As temperatures continue to flirt with the triple digits, the US Labor Department's Occupational Safety and Health Administration (OSHA) is hoping to protect the safety of those who have to work outdoors.

Construction Workers
John Moore, Getty Images

OSHA has launched its Heat Campaign focusing on preventing heat-related illnesses among construction, landscaping, manufacturing and agriculture workers through out the Garden State.

OSHA Area Director Paula Dixon-Roderick, who's region runs from Monmouth to Cape May Counties, says they've already gotten a handful of calls this week of possible violations.

"Last year when we started this campaign we were able to save numerous lives. Granted, there were a few fatalities but we were able to reach out to the most vulnerable people."

Dixon-Roderick says the Heat Campaign is simple, emphasizing the need of employers to provide cold water, periods of rest and shade for those working in the oppressive heat.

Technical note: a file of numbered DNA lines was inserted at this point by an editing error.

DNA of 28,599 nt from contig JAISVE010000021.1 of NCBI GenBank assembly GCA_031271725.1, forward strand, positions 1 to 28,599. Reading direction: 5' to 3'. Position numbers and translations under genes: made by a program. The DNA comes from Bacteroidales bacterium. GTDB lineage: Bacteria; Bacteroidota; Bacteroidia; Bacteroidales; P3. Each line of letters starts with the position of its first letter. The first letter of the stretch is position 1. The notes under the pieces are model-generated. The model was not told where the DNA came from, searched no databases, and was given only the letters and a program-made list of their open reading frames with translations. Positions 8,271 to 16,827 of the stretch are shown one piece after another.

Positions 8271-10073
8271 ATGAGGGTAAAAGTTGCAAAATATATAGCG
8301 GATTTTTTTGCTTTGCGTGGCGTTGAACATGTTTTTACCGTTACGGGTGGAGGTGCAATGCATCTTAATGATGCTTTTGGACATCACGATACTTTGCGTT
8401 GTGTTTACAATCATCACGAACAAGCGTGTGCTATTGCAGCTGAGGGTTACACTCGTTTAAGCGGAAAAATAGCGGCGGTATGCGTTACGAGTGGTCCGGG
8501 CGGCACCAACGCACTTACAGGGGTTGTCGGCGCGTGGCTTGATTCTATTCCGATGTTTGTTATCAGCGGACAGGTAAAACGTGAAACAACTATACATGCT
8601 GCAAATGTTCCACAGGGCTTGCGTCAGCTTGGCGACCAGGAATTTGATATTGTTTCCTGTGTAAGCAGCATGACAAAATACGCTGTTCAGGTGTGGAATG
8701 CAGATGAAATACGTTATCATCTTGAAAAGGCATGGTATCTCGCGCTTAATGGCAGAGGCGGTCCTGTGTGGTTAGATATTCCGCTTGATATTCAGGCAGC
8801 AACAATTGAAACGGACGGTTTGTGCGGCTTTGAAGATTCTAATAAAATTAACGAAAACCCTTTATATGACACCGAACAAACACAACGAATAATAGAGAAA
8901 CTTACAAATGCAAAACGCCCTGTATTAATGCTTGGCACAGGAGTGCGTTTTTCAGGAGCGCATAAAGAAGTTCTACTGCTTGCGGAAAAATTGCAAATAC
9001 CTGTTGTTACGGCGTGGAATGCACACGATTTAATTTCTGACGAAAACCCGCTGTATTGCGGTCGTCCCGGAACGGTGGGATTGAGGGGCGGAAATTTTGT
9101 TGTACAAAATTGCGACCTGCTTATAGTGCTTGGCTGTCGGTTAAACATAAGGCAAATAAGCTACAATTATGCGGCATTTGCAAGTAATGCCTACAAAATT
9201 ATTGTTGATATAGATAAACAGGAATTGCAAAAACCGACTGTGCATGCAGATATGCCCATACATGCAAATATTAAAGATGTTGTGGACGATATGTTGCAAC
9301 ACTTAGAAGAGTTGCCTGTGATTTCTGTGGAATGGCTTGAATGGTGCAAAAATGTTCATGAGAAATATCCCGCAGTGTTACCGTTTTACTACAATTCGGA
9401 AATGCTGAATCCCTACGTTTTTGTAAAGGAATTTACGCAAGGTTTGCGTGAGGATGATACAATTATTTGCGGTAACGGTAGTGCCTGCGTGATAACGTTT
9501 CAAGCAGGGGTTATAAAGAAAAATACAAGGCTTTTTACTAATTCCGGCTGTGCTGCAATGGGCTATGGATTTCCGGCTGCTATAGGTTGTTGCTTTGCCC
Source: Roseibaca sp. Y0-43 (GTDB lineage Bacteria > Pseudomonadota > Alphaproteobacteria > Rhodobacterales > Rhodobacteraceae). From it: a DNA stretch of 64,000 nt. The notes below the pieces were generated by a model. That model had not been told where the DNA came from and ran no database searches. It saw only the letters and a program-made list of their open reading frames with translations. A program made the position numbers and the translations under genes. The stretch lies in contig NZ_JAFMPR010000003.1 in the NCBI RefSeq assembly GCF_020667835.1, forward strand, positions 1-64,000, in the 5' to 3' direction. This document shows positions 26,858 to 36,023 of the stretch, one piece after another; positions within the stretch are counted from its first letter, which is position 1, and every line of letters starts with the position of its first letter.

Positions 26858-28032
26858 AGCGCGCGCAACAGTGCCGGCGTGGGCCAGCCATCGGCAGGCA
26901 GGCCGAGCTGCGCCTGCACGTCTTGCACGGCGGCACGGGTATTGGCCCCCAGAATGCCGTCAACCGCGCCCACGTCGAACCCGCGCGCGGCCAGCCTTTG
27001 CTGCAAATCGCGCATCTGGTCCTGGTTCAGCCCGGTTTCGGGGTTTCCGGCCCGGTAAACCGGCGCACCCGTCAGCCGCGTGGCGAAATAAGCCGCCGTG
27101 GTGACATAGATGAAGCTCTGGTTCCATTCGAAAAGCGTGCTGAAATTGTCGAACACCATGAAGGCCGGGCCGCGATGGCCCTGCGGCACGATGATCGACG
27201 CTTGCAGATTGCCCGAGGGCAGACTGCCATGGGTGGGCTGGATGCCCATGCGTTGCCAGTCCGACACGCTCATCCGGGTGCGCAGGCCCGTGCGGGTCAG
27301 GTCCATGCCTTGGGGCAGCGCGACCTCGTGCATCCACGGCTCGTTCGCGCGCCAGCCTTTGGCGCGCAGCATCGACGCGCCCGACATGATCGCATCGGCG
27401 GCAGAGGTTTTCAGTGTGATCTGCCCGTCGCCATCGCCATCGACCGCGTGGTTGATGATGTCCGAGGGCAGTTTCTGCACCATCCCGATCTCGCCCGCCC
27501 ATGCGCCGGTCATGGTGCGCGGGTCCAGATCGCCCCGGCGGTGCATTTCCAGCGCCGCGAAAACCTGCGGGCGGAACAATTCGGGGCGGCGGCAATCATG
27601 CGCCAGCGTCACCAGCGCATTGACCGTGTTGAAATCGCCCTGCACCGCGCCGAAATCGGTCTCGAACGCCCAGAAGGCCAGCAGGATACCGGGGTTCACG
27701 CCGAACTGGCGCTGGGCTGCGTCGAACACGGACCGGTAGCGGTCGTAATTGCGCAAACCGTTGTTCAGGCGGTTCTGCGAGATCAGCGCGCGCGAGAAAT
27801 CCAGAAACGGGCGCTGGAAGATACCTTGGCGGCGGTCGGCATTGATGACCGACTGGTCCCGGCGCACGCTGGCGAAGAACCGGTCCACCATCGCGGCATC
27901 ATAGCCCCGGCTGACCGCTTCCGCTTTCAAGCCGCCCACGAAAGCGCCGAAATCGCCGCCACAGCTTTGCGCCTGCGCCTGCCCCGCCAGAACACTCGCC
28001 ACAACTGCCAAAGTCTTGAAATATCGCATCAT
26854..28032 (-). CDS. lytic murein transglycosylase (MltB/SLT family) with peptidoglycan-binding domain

"It's important that employers encourage employees to drink plenty of water, to get plenty of rest and to seek as much shade through out the day as much as possible."

OSHA also created a new Heat Safety Tool Smartphone App, which allows workers and supervisors to calculate the heat index for their worksite, and, based on the heat index, displays a risk level to outdoor workers.

"And if you have an employer who's not following heat precautions, the App can also give you a direct line so you can send in a complaint to a local OSHA area office.

She says employers have a legal obligation to put measures in place and violators can face thousands of dollars in fines.

OSHA provides fact sheets, posters and other easy-to-understand information for workers and employers to help them identify and prevent heat-related illnesses and injuries online. She says they also provide a top 10 list of violations cited in New Jersey and New York at work cites rebuilding after Superstorm Sandy. You can phone complaints to OSHA at their hotline 800 321 OSHA (6742)

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